In the last century, a large number of studies have experimentally investigated cognitive skills across animals, providing us with a vast dataset on the distribution of specific cognitive skills across taxa. By comparing cognitive skills across species, researchers may evidence variation in problem-solving abilities and better understand the proximate processes leading to the emergence of complex cognition. Moreover, a comparative approach allows researchers to understand the evolutionary challenges linked to the emergence of specific skills, shedding light into the evolutionary origins of human cognition. This approach uniquely allows addressing questions about the uniqueness of human cognition and its evolutionary endowment, and it is therefore crucial for researchers spanning from comparative and developmental psychology to evolutionary biology and psychology.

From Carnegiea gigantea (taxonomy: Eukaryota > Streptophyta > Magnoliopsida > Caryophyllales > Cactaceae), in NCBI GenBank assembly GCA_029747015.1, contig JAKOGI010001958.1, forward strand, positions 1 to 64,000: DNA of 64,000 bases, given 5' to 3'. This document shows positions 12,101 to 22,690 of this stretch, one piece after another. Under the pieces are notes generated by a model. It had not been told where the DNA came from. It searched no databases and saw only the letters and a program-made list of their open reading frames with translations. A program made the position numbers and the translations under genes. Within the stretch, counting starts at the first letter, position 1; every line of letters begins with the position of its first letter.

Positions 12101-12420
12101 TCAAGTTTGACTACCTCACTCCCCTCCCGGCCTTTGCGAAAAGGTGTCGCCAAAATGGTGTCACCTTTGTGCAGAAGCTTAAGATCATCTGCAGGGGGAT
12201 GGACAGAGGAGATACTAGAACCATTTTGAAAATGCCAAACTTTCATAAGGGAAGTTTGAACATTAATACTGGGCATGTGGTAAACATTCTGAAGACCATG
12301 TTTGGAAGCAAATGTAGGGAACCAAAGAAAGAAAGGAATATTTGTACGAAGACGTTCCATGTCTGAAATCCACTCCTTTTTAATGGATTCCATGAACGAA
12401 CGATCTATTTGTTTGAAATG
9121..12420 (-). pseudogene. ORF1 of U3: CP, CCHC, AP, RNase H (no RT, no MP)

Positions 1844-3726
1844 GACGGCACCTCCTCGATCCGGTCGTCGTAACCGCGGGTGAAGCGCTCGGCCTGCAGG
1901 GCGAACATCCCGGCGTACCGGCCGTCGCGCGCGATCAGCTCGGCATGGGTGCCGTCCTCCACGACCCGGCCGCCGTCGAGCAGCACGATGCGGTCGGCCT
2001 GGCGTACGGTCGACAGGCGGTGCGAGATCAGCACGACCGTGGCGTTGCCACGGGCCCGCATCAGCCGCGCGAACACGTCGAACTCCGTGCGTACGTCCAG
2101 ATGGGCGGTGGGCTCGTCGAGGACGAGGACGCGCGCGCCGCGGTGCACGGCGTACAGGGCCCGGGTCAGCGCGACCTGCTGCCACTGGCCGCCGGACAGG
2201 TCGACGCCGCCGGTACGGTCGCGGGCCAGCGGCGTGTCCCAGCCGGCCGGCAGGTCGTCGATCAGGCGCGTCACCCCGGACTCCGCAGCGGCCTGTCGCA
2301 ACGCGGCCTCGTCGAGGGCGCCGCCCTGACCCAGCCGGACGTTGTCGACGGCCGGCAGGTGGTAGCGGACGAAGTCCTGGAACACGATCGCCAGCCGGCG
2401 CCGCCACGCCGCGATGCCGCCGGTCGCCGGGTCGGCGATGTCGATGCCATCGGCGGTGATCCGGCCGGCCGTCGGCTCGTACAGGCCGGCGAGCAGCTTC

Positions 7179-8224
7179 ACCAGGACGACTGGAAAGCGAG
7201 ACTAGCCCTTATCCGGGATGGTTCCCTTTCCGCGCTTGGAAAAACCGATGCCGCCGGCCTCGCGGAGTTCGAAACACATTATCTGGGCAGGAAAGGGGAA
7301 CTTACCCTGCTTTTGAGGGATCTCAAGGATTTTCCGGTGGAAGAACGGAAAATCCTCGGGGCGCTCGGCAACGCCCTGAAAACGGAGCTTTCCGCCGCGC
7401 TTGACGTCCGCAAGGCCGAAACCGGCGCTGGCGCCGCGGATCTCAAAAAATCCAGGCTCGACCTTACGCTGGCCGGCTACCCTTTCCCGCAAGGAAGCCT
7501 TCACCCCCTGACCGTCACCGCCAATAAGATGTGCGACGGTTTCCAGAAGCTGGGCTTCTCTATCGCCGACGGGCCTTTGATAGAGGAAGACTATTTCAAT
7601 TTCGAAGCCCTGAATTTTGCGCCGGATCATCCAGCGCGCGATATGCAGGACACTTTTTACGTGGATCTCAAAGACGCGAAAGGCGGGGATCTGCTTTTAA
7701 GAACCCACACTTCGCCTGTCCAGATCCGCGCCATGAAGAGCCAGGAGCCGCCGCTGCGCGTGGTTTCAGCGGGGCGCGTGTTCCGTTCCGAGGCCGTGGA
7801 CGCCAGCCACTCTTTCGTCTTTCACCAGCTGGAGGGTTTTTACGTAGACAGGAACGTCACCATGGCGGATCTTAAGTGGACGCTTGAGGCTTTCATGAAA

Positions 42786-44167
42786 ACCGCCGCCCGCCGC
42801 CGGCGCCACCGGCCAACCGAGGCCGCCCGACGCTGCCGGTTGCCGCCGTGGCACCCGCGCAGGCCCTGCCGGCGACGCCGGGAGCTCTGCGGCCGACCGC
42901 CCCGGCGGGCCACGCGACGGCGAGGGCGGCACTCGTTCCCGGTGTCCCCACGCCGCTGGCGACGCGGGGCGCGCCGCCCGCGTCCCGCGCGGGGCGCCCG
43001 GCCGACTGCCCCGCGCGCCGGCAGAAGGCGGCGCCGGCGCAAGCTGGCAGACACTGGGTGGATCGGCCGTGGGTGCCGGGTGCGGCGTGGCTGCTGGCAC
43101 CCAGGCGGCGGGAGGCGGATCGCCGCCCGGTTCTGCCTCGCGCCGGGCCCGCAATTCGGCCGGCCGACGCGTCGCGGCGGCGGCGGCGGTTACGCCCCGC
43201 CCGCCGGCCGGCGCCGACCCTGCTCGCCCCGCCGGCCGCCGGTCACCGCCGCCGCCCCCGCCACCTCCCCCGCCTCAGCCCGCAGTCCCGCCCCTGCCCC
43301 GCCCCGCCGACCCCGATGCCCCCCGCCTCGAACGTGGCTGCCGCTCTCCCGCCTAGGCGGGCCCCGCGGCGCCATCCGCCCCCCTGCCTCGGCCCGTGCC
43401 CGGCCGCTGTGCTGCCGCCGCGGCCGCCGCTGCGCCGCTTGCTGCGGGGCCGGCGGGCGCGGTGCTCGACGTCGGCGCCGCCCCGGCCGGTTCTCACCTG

In my project, I will work on ungulates, which are an ideal model to test, as they show an impressive variety of socio-ecological characteristics like dietary breadth, predation level, group size, fission-fusion sociality or domestication level. By testing different species, I will assess which socio-ecological characteristics are linked to enhanced performance in different cognitive tasks, while controlling for intra-specific variation (in terms of sex, age, rank, sociality, personality). By directly comparing their performance with the same battery of ecologically valid cognitive tasks, I will be able to understand which evolutionary forces likely led to the emergence of these skills.